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What's nice about outrigger canoeing is that you're facing forward, so you get to see where you're going," says John Wascher, vice president of the Oceanside Outrigger Canoe Club. "And [the canoes] are built to go into the swells; you can go out into the open ocean. One big thing with the sport is being able to catch those swells when racing. In a crew boat, where the guys are sitting backwards, flat water is really good. For us, flat water is just kind of sticky." The annual Paopao nine-man outrigger canoe race will take place on Saturday, August 18, in Oceanside. Earlier this year, two organizations -- Makana Ke Kai Outrigger Canoe Club and Paopao Outrigger Association -- merged to form the Oceanside Outrigger Canoe Club. "A lot of clubs will have Hawaiian names," Wascher explains. Paopao means "little canoe" in Samoan, and makana ke kai is Hawaiian for "precious gift of the sea." "In this case, we're trying to get better rapport with Oceanside."

Outrigger canoes are propelled by paddle and characterized by a pontoon attached to one or both sides of the boat, providing stability to the canoe as a training wheel would a bicycle. The stability provided by the outrigger allows for longer races in open water. In Olympic rowing competitions, oars are fixed to each side of the long, narrow boats, called racing shells or sculls.

The Oceanside club also participates in an annual 42-mile Hawaiian race from the island of Molokai to Oahu and a 32-mile race from Newport Beach to Avalon, on Catalina Island. "After every race, there's always a lot of partying," says Wascher. "The men used to go over to Catalina from Newport, but [one] night it got pretty crazy with the guys drinking, so they changed it around. Now the women [race] from Newport to Avalon on a Saturday, and on Sunday morning the men leave Avalon and [race] to Newport Harbor."

The Paopao Nine-Man race is 18 miles long and lasts a little over two hours. The outrigger canoe holds six people; for nine-man races, three alternate paddlers follow the canoe in a small motor "chase boat." Paddlers are swapped out every 15 to 20 minutes. "The fishing boat will race ahead 200 yards in front of the canoe and drop those people in the water," Wascher explains. "As the canoe comes toward them, the people paddling will put their paddles inside the boat, then exit the boat out of the right side by rolling out of the boat as the new paddlers come in on the left side, and the boat never stops -- they jump in, sit down, and grab a paddle." Over 40 outrigger canoes from 28 clubs will participate in both the women's and men's races.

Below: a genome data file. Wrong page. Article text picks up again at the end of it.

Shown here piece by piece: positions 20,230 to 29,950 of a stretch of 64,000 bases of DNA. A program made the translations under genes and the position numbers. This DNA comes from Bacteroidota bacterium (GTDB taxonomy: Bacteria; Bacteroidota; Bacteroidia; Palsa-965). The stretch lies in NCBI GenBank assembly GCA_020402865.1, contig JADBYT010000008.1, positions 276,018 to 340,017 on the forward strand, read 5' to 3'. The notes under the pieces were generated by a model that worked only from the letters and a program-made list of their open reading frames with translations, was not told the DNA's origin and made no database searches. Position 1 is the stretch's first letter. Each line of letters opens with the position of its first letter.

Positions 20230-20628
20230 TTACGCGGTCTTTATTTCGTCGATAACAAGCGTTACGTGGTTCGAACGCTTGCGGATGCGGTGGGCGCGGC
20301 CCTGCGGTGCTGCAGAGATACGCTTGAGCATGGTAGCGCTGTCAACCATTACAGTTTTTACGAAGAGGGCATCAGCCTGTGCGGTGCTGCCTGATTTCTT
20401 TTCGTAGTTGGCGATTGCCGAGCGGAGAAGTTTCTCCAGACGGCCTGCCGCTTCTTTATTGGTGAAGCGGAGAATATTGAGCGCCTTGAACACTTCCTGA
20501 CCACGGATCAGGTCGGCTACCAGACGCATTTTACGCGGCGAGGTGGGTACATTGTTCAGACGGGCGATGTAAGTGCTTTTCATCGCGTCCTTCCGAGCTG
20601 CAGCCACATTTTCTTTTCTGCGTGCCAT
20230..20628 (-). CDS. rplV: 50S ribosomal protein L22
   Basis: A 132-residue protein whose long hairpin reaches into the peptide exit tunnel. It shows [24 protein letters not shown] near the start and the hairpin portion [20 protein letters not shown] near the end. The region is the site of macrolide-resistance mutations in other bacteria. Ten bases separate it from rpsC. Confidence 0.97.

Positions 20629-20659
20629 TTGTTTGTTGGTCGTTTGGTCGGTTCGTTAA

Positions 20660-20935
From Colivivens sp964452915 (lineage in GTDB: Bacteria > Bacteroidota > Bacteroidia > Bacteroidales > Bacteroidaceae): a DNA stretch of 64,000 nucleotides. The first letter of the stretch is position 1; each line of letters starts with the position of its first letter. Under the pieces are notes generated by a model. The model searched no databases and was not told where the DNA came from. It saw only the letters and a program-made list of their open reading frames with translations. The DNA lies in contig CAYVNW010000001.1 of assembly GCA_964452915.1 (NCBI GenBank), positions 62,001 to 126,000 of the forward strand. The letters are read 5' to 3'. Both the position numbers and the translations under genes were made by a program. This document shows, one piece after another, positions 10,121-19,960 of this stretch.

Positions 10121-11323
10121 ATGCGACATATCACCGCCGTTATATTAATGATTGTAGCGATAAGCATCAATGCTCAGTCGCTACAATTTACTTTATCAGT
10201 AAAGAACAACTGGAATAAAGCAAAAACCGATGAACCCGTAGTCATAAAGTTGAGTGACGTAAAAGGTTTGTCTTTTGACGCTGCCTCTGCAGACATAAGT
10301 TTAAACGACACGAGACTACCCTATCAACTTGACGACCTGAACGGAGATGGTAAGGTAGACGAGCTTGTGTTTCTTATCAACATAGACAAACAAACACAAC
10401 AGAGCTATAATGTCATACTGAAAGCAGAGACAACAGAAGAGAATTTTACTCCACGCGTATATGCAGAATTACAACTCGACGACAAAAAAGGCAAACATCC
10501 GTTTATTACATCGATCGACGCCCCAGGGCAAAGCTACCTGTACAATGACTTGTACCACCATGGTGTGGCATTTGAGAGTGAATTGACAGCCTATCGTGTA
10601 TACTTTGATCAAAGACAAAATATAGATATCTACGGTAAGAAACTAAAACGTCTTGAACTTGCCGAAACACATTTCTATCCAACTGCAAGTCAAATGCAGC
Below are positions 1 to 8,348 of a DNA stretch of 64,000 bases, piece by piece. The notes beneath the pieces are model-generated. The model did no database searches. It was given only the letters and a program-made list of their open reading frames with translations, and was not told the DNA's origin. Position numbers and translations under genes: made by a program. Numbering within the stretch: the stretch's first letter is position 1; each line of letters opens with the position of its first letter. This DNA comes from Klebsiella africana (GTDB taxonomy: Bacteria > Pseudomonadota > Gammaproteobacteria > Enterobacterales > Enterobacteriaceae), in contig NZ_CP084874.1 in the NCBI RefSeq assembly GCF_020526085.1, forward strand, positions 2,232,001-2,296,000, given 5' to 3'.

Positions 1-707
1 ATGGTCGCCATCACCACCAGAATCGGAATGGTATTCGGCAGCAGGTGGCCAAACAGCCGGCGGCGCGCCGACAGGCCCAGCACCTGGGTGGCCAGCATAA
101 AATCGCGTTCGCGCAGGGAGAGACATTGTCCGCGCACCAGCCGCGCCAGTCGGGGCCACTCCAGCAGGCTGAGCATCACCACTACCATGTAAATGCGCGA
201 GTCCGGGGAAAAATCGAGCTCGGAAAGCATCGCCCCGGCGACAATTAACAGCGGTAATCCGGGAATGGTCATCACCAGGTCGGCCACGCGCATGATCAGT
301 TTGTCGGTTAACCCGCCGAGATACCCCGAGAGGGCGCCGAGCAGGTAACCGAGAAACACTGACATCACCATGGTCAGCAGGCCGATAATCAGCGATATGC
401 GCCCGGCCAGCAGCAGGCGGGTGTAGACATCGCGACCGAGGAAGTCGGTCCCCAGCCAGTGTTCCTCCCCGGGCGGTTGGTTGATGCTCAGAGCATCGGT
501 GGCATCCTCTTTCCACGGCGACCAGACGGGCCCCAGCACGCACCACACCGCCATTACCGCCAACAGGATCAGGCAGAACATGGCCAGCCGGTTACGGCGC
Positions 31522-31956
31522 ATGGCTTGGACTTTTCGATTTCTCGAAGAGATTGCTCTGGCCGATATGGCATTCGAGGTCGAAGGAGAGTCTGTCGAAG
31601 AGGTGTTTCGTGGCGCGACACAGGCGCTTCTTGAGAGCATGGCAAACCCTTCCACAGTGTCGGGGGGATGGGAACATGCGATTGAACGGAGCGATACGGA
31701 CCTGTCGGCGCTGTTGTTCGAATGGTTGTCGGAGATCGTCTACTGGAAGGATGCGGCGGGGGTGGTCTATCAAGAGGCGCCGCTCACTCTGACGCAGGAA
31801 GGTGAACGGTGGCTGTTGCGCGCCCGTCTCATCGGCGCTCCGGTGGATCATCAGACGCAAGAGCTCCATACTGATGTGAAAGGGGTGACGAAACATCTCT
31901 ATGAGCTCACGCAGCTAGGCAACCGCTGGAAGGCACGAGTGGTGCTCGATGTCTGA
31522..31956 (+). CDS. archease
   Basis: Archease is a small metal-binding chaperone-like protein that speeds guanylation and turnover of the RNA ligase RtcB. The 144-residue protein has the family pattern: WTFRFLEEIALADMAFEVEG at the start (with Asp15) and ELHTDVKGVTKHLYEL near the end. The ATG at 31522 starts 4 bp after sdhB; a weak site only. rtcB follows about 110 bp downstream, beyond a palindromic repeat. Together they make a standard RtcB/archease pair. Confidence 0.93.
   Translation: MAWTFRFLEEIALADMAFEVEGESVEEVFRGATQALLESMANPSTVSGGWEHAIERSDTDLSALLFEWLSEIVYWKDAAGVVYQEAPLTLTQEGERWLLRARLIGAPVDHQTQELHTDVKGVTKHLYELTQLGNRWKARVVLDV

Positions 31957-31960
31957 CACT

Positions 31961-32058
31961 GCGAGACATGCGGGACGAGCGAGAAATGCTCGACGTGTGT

Members of outrigger canoe clubs are as attracted to the culture as they are to the sport. "A lot of the Polynesian culture is involved, a lot of what we call 'aloha.' We try to bring as much of it as we can," says Leslie Baron, a member of the Oceanside club. "We make leis to give crews after we finish a race, and we give a formal boat blessing. There are little customs, like pointing the boat in a certain direction when it's on the sand, that add to the sport. The boat should always be facing the ocean. That's its home."

Wascher continues, "Someone from the local area who is Hawaiian or Polynesian will get on the speaker and give a nice Hawaiian prayer for safety and bringing everyone back, for good seas."

Accidents do happen. "When we flip over, it's called a huli, which must be the Hawaiian word for 'flip.' The majority of the people who are on the water are pretty comfortable swimming, but some people -- which is kind of crazy -- love being on the water and love paddling but in the open ocean get a little freaked out."

Wascher considers all paddling organizations his ohana, or family. "I tell new people, whether you want it or not, when you join this club you get an entire new family that will do stuff for you, like babysit your kids. It's a whole community."

The sport also attracts the very athletic. "You have to dedicate so much to paddling; it's a total body workout. Most people within the community are really active people, a lot of them work out, mountain bike. There are a lot of personal trainers, runners. One guy was an Olympic cyclist, and another was an Olympic rower." -- Barbarella

Paopao Outrigger Nine-Man Race Saturday, August 18 8 a.m. to 4 p.m. Oceanside Harbor Harbor Drive Oceanside Cost: Free Info: 760-967-0767 or www.makanakekai.com or www.socaloutrigger.org/